To Do Or Not To Do: Shirt Monograms

To Do Or Not To Do: Shirt Monograms

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You do it or you don’t.  Is the way I’ve always viewed shirt monograms.  But when you do it, there is only one way to do it.  Discreetly.

Historically, shirt monograms were used to identify a man’s shirt when it was out for laundry.  Courtesy of modern efficiency and organization, there is no longer such necessity.  But has that fact barred men from monogramming their shirts?  No, it has not, nor should it.  Nowadays a shirt monogram is something a man should wear for himself, not for those around him.

So, if you are a monogram type of guy there are three decisions you need to make: placement, font and color.

There are numerous acceptable placements for a monogram.  Instead of listing each location I think the best guideline to observe is that the monogram not be visible when a man is wearing his jacket.  Many men praise placing the monogram below the left rib cage, fine by me (see 2nd photo, white shirt from Knot Standard).  However, I favor placing my monograms on the sleeve placket (3rd photo, blue houndstooth shirt from CottonWork).  In this location the monogram is completely out of site when wearing a jacket and when not wearing a jacket it is still mostly out of site (for me it is still out of sight as I pretty much always roll my sleeve up when not wearing a jacket).  I believe I remember Old Man Will remark that he likes his monograms on the inside of his collar, another good place.  The place to not put your monogram is on the edge of the shirt cuff (1st picture, blue oxford).  I played around with this placement on a few shirts and could not get over the ever-presence of it, even when in a matching color to the shirt.  Never again.  I still cringe when I see men with monograms on their shirt cuffs that are of some contrasting color in script, that is the worst case scenario.  If you have any of those shirts, use them for rags.

There is only one acceptable font for a shirt monogram, block font (if you really must then some type of arial or times font).  I have mixed, but mostly negative, feelings about the diamond monograms (where the surname initial is in the middle and of a larger font size), so I prefer to steer clear of those.  I mention this style in particular because I think it is the second most common, after block font.  So let’s say that any form of script or design brings more attention to the monogram if it is spotted, which is antithetical to the point of monogramming your shirt.  It also just looks foolish.  So let’s just not do that.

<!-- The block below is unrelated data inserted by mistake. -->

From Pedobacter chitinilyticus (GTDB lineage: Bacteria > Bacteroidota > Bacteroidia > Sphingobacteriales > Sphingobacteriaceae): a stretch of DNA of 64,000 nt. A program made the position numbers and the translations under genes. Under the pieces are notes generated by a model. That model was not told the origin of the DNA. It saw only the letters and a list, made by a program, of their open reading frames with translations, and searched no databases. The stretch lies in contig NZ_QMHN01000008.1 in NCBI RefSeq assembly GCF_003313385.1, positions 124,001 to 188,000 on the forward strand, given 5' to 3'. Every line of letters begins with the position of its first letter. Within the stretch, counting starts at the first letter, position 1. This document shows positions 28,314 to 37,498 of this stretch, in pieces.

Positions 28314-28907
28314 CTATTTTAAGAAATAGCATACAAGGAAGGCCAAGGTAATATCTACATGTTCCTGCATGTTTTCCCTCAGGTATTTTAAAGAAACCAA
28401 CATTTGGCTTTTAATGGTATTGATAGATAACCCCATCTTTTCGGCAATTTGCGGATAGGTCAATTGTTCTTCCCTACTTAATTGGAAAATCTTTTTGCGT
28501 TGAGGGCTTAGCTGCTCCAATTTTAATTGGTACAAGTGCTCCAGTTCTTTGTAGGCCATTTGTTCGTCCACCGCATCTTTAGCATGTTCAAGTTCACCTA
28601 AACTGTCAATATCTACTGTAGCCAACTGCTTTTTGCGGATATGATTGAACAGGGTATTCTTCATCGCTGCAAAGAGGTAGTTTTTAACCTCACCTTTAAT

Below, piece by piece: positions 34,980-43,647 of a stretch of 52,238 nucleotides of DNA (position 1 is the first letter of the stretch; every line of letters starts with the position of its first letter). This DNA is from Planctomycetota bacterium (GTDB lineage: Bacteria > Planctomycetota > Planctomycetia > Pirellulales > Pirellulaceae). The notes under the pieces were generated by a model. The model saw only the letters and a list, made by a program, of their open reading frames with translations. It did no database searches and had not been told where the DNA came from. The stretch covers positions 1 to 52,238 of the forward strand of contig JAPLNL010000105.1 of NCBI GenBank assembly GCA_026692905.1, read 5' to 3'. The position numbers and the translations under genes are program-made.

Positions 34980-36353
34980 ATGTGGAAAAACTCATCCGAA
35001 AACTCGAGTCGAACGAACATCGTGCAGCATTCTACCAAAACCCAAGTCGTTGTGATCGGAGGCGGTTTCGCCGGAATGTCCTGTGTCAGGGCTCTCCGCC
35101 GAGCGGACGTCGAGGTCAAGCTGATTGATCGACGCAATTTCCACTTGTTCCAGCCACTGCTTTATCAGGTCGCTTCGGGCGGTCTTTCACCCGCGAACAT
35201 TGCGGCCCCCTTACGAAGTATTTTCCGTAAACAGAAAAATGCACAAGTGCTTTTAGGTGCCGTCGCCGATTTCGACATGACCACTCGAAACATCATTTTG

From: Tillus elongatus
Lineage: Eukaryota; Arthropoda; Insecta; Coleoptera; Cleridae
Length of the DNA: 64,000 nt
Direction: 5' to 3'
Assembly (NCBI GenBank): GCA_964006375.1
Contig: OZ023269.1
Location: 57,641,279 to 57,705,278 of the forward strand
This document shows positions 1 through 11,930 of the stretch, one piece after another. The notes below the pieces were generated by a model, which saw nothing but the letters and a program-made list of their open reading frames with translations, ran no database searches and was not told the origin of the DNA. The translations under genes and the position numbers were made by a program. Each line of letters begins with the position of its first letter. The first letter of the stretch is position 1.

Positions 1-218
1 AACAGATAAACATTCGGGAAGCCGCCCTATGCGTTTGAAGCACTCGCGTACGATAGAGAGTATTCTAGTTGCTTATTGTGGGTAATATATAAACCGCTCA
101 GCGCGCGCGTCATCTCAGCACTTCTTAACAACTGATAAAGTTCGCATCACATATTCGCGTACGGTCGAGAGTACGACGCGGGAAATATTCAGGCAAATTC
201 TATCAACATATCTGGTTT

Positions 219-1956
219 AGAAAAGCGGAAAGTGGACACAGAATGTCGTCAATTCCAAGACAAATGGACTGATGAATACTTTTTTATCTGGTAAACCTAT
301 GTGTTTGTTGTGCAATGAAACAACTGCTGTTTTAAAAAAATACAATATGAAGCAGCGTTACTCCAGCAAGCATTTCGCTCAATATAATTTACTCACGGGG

When something is hidden from plain view does it really matter what color it is?  Yes and no.  I think navy and black are the two most common colors for shirt monograms.  But I have seen them in pretty much every color there is.  I personally prefer to keep them the same color as the dominant color on the shirt (all three shirts).  This helps maintain that whole concept of being discreet.

Whether to monogram or not is your prerogative.  Just remember; placement, font and color.  In that order.

-JLJ

dress shirt monogram

shirt monogram dress shirt monogram

20 COMMENTS

  1. I monogram most of my shirts in block font below the left rib cage (as you recommend), just under the chest pocket. Is it ok to continue to do so if the shirt has no chest pocket at all? Will the monogram appear to be just floating? Thanks!

  2. Thank you for the information. My sons are preparing to head off to college in the next couple of years, and I’m thinking of having their shirts monogrammed for practical purposes, lest they be lost in the laundry or “borrowed” by a room- or hall-mate. I think I’ll go with the sleeve placket-discreet, yet visible enough to deter someone with sticky fingers.

  3. Hello, could I ask what font has been used for the ‘tone on tone’ white shirt on the rib cage in the above picture?

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